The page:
Results 1 to 14 of 14
  1. #1
    Join Date
    May 2007
    Posts
    24

    Choosing the right OODB

    I am having a hard time finding a good free OODB for my application.
    The application will be written in Java. I also have plans to sell it.

    I have looked at GOODS, Ozone, and EyeDb. Can anyone tell me if these 3 are good choices?

  2. #2
    Join Date
    Jun 2003
    Location
    Ohio
    Posts
    12,592
    You are assuming that there is such as thing as a good OODB.
    If it's not practically useful, then it's practically useless.

    blindman
    www.chess.com: "sqlblindman"
    www.LobsterShot.blogspot.com

  3. #3
    Join Date
    May 2007
    Posts
    24
    Quote Originally Posted by blindman
    You are assuming that there is such as thing as a good OODB.
    I am currently using Postgresql, and oodb are suppose to be faster than relational database and easier to work with.

    I was looking into db4o, which seems pretty nice, but requires a commercial licence.

  4. #4
    Join Date
    Nov 2004
    Location
    out on a limb
    Posts
    13,692
    Quote Originally Posted by CrazyTn
    I am currently using Postgresql, and oodb are suppose to be faster than relational database and easier to work with.

    I was looking into db4o, which seems pretty nice, but requires a commercial licence.
    depends who is doing the comparison, for what purpose
    it also depends on what you are trying to do

    politicians and other snake oil salesmen will always tell you their approach is better, heck it may even sound better, they may even convince you its better. Is it....... ? who knows.

    There are precious few Object orientated db's out there which have gained the support and trust and usage of systems professionals, there are many non OODB, relational db#s which have. Doens't mean that there isn't a good OODB out there, or coming... just there doesn't seem to be 'THE' one.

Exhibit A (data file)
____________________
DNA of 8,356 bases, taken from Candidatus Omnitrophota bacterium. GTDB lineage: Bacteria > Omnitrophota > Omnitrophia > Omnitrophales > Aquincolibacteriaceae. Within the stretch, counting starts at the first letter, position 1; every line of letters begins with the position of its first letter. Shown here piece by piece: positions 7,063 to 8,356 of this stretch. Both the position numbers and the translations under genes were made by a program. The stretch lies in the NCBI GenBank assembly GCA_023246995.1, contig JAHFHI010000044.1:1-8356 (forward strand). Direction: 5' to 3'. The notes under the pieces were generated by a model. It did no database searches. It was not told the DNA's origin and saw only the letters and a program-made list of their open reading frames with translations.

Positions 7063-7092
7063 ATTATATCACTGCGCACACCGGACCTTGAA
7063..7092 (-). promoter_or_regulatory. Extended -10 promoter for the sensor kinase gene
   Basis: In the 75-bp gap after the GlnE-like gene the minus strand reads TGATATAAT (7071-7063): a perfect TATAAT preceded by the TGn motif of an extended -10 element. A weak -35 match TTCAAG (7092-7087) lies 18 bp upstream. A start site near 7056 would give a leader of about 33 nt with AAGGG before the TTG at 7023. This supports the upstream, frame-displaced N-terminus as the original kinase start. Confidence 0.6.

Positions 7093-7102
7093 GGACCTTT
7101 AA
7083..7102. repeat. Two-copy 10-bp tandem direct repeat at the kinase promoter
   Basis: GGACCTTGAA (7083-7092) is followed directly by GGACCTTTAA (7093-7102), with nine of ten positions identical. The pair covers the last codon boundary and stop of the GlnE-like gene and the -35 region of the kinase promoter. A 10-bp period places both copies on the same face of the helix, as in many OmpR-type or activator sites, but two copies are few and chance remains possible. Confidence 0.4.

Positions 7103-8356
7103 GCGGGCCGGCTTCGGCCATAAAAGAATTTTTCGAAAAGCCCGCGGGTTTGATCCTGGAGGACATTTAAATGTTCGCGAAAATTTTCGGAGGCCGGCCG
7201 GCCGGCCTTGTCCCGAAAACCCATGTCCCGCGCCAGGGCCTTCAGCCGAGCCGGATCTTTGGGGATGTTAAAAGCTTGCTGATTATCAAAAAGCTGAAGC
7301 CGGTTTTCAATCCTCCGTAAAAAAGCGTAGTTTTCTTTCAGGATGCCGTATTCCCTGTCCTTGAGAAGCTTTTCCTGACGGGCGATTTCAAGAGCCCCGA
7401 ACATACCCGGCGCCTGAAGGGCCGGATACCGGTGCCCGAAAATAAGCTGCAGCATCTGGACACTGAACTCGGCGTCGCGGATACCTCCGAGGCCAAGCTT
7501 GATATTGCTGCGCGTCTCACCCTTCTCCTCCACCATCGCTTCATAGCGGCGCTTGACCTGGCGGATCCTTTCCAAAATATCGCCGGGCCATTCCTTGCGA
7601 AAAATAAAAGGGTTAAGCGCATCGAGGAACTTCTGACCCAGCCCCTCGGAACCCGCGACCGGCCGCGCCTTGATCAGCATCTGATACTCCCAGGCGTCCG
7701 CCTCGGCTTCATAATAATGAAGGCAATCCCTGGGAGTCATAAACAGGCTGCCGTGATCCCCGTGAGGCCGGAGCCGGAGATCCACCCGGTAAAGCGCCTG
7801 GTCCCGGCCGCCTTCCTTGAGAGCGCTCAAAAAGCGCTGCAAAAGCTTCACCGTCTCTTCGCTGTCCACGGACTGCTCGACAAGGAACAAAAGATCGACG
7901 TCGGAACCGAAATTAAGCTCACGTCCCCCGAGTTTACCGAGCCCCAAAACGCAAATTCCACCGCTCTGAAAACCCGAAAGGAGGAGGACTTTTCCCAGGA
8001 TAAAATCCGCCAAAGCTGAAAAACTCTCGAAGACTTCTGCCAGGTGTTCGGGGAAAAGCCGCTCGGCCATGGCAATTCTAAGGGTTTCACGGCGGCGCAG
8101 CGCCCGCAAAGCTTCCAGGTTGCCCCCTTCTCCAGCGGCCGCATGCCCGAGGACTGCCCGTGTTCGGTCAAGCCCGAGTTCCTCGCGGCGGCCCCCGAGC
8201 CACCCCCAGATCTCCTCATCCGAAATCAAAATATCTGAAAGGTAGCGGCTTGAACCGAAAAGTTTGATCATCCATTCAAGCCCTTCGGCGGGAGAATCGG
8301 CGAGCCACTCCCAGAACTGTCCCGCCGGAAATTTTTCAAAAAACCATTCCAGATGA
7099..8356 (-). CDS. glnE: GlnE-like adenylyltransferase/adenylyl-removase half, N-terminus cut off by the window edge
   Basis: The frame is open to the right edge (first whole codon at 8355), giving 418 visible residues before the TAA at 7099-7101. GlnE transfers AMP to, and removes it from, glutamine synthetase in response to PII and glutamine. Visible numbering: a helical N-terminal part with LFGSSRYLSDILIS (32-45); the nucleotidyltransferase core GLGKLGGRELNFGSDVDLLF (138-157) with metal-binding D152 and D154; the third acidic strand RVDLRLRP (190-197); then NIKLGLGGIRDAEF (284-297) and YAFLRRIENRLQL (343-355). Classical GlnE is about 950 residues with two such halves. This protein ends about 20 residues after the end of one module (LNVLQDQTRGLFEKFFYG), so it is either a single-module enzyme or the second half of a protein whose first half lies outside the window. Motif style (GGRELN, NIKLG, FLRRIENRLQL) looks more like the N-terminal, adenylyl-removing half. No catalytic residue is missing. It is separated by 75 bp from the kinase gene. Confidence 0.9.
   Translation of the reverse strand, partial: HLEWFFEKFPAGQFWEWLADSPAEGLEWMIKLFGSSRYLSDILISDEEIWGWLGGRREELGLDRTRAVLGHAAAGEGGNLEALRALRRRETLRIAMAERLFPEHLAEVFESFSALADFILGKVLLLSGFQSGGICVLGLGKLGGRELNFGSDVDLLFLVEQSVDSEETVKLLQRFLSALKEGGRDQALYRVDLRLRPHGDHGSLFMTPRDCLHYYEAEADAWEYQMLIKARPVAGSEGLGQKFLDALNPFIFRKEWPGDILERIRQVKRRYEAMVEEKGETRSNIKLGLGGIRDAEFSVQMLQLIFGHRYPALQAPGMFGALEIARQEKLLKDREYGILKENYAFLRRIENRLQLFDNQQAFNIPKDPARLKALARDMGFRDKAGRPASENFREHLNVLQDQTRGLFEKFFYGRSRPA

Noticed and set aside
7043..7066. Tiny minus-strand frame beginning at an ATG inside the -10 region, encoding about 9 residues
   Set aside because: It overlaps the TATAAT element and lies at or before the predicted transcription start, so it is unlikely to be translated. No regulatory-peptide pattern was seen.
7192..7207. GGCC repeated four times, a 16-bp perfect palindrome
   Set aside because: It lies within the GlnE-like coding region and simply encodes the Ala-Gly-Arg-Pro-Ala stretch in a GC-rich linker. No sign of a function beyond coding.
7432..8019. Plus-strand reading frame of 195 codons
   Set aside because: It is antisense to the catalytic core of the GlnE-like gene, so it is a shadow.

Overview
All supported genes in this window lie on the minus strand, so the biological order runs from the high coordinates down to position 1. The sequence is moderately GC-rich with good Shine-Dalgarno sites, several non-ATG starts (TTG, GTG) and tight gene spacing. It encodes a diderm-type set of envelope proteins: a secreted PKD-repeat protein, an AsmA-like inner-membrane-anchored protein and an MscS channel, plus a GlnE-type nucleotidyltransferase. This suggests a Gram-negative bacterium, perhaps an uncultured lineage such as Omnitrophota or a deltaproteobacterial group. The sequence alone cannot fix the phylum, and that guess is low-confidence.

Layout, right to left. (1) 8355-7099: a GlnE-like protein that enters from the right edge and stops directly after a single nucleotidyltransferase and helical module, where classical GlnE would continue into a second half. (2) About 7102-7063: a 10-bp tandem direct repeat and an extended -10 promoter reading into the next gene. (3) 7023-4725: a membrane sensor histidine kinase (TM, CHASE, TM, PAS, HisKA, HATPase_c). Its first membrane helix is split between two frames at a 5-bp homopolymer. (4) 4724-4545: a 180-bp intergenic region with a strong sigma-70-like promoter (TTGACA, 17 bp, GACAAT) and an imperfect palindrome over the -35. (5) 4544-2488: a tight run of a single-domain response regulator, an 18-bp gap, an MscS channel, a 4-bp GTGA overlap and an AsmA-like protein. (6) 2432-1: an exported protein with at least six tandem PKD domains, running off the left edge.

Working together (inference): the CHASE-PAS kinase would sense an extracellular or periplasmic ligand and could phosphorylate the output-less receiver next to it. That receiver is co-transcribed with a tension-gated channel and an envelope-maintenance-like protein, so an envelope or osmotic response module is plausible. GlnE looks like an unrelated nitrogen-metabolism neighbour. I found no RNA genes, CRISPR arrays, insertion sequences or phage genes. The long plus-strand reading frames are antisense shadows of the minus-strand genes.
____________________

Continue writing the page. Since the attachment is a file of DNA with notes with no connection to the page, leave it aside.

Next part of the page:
I'd rather be riding on the Tiger 800 or the Norton

  5. #5
    Join Date
    May 2007
    Posts
    24
    Quote Originally Posted by healdem
    depends who is doing the comparison, for what purpose
    it also depends on what you are trying to do

    politicians and other snake oil salesmen will always tell you their approach is better, heck it may even sound better, they may even convince you its better. Is it....... ? who knows.

    There are precious few Object orientated db's out there which have gained the support and trust and usage of systems professionals, there are many non OODB, relational db#s which have. Doens't mean that there isn't a good OODB out there, or coming... just there doesn't seem to be 'THE' one.
    I looked into OODB with my Professor's recommendation. From what I have read,
    the benefits of OODB is much greater than the disadvantages compare to a Relational database.

    But relational databases are still much more popular than OODB.

  6. #6
    Join Date
    Nov 2004
    Location
    out on a limb
    Posts
    13,692
    OOP is no doubt a great boon to software development. its still a relatively recent design paradigm.

    adding the extra layer that OOP requires to a database tends to slow it down.. and in some cases slow it down dramatically.

    having done a quick google,.. it wouldnt clam its extensive, it seems the db40 may be faster than other OODB's... but I really doubt that it is faster than a relational db at geting, manipulating and saving data.

    one of the references suggested that db40, like other OODB's was really good at small scale data storage and retrieval but was inadequate on enterprise level. Ive tried to use OO design paradigm in PHP websites and .NET applciations... but to get to the data in an abject way always seems to be an uneccessary pain. if I have to support different db types, then depending what world Im in I'd use either a supertype class if using composition & aggregation methods, or I'd use a sub type if using a delegation model.

    The trade off may well favour usign a OODB in developemnt AND code maintenance terms, and in terms of 'purity' of the code, but at present when it comes to sheer transactional horsepower those advantages are often trashed against sheer volume of work required to meet enterprise needs.

    It may well be that as computer power increases and hardware costs drop then the extra overhead required for a truly scalable OODB may make it a contender.. but right no I have my reservations.
    I'd rather be riding on the Tiger 800 or the Norton

  7. #7
    Join Date
    Jun 2003
    Location
    Ohio
    Posts
    12,592
    Quote Originally Posted by CrazyTn
    I am currently using Postgresql, and oodb are suppose to be faster than relational database and easier to work with.
    I haven't used Postgres, but it must really suck if it is slower and harder to work with than an OO database.
    OO is a good paradigm for application programming, but I am not convinced that it is beneficial for database design. I suspect that your professor has little real-world experience in this.
    In my opinion, the principles of Normalization ARE the database equivalent of Object Oriented design. By encapsulating logical entities and reducing redundancy, normalization serves the same purpose as OO.
    If it's not practically useful, then it's practically useless.

    blindman
    www.chess.com: "sqlblindman"